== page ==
"you've got the body, now you want my soul"
Wednesday, August 26, 2009
being born in the 1980s, there were three succinct pieces of media that i have remained enamored with into adulthood: hall and oates, miami vice, and music videos. going in alphabetical order, i'll begin this retrospective series with a look back on hall and oates.
+ hall and oates "greatest hits" [album]
the 1980s proved to be the backdrop for a pop music revolution and produced some of the finest songs ever recorded. being an integral part of the scene, hall and oates were gods of the early mtv era. their unique blend of rock and roll and rhythm and blues helped to define the music of the 1980s. other than michael jackson, you would be hard pressed to find an act from that period that surpassed them in terms of critical acclaim, number one hits, and overall popularity. although hall and oates first appeared in the 1970s, the bulk of their notoriety originated from their contributions to the following decade. while there are numerous songs in their discography that merit discussion, "i can't go for that", their number one hit from private eyes, seemed the logical choice for me. not only did "i can't go for that" affirm their broad appeal, but it was one of my first musical memories.
the accolades for "i can't go for that" were numerous and somewhat surprising. it was inevitable that hall and oates would top the billboard hot 100 after their previous single "private eyes" achieved that same feat 10 weeks earlier. the surprising part for hall and oates (and pop music in general) was that "i can't go for that" also topped the hot soul singles chart which is now known as the hot r&b/hip-hop songs chart. needless to say, that was an incredibly rare task for white artists to accomplish. to put it into perspective, neither eminem nor vanilla ice (come on "ice ice baby" was huge) have come close to topping the hot r&b/hip-hop songs chart. if that wasn't enough, "i can't go for that" also topped the hot dance club songs chart.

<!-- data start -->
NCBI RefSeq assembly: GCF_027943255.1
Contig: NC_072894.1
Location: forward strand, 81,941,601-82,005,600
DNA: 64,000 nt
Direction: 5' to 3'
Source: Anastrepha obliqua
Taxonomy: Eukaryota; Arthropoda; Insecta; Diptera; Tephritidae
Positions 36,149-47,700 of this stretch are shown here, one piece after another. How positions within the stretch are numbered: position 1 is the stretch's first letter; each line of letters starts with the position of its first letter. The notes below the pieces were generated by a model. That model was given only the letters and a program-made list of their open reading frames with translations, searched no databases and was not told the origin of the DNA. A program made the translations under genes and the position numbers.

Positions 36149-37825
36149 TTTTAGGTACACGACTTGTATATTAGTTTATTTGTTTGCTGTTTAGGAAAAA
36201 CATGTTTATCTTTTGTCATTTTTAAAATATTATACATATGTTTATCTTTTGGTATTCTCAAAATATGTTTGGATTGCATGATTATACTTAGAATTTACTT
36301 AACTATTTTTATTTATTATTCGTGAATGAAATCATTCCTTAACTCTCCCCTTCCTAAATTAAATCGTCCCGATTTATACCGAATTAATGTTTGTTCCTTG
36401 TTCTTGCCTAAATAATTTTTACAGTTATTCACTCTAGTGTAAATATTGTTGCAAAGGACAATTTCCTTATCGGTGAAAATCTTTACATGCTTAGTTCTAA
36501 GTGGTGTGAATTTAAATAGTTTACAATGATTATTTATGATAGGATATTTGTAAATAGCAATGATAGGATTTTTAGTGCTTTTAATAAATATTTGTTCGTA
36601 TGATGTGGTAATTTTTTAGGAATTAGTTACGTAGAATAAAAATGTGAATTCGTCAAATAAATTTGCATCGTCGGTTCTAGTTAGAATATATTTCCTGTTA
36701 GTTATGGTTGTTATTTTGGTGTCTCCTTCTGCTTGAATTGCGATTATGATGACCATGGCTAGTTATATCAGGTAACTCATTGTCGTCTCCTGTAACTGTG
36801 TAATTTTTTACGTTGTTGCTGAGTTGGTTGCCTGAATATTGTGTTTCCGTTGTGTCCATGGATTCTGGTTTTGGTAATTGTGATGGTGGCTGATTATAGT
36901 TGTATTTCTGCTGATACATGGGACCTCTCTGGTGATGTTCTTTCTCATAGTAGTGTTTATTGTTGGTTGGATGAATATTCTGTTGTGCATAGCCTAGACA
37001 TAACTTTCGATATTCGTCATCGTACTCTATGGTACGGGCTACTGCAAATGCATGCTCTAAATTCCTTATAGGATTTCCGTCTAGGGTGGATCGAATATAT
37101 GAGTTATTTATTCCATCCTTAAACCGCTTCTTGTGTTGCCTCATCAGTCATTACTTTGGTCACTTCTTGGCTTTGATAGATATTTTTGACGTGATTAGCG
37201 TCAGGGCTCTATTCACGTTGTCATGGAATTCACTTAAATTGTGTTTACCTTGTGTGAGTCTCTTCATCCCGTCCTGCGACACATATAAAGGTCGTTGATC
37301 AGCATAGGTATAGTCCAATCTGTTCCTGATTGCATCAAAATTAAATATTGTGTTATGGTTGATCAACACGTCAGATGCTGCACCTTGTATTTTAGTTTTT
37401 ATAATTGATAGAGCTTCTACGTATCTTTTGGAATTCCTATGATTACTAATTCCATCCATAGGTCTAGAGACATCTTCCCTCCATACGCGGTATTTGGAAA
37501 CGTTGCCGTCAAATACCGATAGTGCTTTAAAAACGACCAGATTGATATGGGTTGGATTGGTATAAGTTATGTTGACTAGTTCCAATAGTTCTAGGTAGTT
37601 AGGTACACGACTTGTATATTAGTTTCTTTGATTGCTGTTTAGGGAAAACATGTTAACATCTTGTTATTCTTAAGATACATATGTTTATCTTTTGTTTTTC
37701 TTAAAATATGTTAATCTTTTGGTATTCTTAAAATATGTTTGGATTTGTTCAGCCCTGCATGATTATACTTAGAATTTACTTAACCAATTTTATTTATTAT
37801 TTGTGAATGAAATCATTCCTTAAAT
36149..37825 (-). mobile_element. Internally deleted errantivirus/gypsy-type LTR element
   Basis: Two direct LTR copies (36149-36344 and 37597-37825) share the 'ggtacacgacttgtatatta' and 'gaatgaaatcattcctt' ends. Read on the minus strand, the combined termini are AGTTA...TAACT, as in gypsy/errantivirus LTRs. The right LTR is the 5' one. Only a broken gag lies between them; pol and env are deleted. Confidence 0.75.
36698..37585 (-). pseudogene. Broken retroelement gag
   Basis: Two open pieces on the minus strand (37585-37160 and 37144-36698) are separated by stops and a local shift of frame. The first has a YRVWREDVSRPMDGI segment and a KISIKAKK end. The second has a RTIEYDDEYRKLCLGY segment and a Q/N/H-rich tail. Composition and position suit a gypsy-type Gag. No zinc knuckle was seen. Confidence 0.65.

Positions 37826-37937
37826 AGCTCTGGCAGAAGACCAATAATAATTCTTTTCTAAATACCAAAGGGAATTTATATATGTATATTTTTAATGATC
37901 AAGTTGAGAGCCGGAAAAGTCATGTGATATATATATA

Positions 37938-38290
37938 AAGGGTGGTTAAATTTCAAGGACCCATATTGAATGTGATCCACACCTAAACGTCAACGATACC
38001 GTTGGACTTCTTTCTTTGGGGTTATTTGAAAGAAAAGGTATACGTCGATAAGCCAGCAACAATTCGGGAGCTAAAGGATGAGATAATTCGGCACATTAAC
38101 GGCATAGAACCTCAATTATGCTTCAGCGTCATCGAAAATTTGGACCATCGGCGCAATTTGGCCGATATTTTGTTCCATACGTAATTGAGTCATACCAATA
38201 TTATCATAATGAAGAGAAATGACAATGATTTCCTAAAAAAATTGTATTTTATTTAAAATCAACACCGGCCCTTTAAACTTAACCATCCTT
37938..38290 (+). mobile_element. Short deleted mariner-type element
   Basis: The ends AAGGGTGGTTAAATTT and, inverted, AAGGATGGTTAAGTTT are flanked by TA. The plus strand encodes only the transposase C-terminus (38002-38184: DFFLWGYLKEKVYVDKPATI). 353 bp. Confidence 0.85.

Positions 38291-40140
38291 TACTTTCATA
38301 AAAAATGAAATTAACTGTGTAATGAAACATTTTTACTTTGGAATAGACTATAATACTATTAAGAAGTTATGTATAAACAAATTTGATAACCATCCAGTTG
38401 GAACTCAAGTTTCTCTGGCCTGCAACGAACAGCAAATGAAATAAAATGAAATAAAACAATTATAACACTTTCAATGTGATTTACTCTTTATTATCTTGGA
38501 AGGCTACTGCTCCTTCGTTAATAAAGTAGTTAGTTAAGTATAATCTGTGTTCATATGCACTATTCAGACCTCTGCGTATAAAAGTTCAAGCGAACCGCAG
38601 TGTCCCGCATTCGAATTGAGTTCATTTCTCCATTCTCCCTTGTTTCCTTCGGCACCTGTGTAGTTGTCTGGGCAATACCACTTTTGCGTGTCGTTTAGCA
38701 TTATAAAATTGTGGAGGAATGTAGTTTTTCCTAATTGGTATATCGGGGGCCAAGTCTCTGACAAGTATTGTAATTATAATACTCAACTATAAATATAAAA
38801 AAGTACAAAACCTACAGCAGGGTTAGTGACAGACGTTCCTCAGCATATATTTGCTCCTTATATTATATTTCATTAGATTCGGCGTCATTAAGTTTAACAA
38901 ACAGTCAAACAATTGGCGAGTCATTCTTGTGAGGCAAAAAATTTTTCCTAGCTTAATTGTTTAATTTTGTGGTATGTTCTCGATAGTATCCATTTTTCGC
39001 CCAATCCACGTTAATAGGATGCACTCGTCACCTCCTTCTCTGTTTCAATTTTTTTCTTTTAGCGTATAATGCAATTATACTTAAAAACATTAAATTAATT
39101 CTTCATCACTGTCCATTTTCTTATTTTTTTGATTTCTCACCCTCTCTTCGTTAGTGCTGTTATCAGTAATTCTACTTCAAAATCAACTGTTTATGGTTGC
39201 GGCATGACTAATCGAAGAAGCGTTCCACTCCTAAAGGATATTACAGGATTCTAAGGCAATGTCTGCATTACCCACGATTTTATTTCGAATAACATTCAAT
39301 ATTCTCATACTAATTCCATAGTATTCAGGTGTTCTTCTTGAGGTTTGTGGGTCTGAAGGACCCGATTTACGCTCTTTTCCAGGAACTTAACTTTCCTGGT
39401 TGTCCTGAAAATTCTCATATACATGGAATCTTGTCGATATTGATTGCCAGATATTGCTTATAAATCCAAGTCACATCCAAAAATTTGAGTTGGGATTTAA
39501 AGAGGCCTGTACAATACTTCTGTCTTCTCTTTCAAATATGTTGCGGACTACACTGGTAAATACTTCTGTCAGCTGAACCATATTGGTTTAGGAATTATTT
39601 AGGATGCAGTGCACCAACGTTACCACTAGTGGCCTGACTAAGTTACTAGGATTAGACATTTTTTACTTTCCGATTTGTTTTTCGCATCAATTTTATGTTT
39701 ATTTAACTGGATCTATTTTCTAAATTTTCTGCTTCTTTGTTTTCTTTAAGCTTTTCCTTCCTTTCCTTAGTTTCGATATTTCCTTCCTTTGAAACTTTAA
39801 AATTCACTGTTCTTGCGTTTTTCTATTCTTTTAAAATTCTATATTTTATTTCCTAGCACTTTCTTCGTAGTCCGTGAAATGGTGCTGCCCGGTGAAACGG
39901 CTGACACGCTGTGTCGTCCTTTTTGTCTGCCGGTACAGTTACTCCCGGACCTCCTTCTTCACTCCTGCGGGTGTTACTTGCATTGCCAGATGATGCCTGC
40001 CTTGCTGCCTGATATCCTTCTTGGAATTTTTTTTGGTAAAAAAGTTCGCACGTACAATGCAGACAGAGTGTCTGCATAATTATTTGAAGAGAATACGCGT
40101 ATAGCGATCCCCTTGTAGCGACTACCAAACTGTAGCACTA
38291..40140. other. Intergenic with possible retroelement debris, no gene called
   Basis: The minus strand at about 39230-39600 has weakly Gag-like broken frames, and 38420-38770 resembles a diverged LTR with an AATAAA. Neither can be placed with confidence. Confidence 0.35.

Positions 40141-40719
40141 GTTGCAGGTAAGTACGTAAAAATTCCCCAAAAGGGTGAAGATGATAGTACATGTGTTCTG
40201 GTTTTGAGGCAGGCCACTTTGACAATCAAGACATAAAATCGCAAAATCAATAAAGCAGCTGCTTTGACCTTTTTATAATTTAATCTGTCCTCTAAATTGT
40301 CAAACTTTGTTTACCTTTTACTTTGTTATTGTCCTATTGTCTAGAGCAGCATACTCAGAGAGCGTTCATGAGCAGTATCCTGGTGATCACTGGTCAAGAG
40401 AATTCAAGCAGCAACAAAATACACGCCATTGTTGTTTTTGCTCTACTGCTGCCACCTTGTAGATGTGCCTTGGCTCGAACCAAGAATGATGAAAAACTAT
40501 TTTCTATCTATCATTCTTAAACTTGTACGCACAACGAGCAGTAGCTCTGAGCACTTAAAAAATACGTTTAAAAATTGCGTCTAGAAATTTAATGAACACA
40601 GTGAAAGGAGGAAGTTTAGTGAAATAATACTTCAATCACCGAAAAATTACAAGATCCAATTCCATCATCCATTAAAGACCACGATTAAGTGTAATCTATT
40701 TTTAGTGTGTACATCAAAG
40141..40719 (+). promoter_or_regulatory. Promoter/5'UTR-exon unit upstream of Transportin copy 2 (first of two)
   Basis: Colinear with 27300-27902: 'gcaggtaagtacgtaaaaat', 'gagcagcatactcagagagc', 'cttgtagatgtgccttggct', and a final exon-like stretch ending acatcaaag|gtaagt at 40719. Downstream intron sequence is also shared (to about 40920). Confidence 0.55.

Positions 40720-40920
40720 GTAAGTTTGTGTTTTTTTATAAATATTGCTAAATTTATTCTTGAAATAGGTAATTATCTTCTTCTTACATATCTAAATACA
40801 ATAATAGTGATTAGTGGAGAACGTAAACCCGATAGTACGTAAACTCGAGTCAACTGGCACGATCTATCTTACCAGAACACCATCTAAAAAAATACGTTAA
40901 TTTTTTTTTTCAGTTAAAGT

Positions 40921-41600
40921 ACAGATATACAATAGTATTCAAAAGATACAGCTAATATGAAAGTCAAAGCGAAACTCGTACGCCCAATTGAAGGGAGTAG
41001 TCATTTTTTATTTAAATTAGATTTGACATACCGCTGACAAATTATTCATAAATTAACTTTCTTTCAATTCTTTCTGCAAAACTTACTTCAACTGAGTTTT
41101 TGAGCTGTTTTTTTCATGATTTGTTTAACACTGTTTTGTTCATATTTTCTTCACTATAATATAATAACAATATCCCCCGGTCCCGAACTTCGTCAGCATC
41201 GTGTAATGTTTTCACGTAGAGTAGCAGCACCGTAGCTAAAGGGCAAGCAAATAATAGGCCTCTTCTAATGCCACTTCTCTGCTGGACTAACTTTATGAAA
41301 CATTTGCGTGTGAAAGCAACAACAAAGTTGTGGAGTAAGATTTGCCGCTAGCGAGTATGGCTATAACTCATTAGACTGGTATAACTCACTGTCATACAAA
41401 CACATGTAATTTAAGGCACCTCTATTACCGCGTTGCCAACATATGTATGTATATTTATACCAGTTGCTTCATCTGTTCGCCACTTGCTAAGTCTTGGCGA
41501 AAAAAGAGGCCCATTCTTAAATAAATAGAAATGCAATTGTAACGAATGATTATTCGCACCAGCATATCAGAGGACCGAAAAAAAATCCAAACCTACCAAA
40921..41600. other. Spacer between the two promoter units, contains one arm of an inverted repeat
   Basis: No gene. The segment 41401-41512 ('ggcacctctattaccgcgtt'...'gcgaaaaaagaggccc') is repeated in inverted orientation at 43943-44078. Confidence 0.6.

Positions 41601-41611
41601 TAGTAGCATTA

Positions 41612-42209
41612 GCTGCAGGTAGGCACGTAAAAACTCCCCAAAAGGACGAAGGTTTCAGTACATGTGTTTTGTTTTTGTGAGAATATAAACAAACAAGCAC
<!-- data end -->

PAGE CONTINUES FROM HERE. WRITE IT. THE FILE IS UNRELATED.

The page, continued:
chart success was only part of the "i can't go for that" legend. in further testimony to hall and oates crossover appeal, "i can't go for that" has been covered by r&b artists and sampled on numerous occasions by well-known hip-hop acts. those acts include de la soul, heavy d, 2 live crew, mac dre, mf doom as king geedorah, notorious b.i.g., and gnarls barkley. some weren't obscure songs either, "say no go" from 3 feet high and rising and "crazy" from st. elsewhere both integrated "i can't go for that" in some fashion.
i can remember a few instances where i copied jean claude van damme's epic dance sequence (click here to watch the video) from kickboxer and the intro to "i can't go for that" was the perfect foil for the shoulder shimmy. as a child, i didn't fully appreciate the depth of the music, but i definitely acknowledged the funky rhythms. the drum pattern and sounds were typical of the 1980s, but what set "i can't go for that" apart from its contemporaries were the air-like keyboards, guitars, and intense saxophone solos. daryl hall, who proclaimed himself as the "head soul brother in the u.s.", flexed his vocal muscles like arnold schwarzenegger and lou ferrigno at a family picnic. it's near impossible not to become entranced when he sings:
"i'll do anything that you want me to do. yeah, i'll do almost anything that you want me too. yeah... but i can't go for that. no, no can do."
as an integral piece of my music rotation, hall and oates has endured an early childhood obsession and remained as one of my favorite acts of all time. not only does their music conjure up memories, but it's so well crafted that it's relevant even in comparison to today's technologically advanced creations. if you really want to kick the ballistics a la nino brown, the basic formula of "i can't go for that" was korg keyboard + drums + guitars + saxophone. does that sound somewhat familiar to you? it's inherently the same formula as the neptunes. well, that's a wrap for the first of this three part series. stay tuned for the next chapter!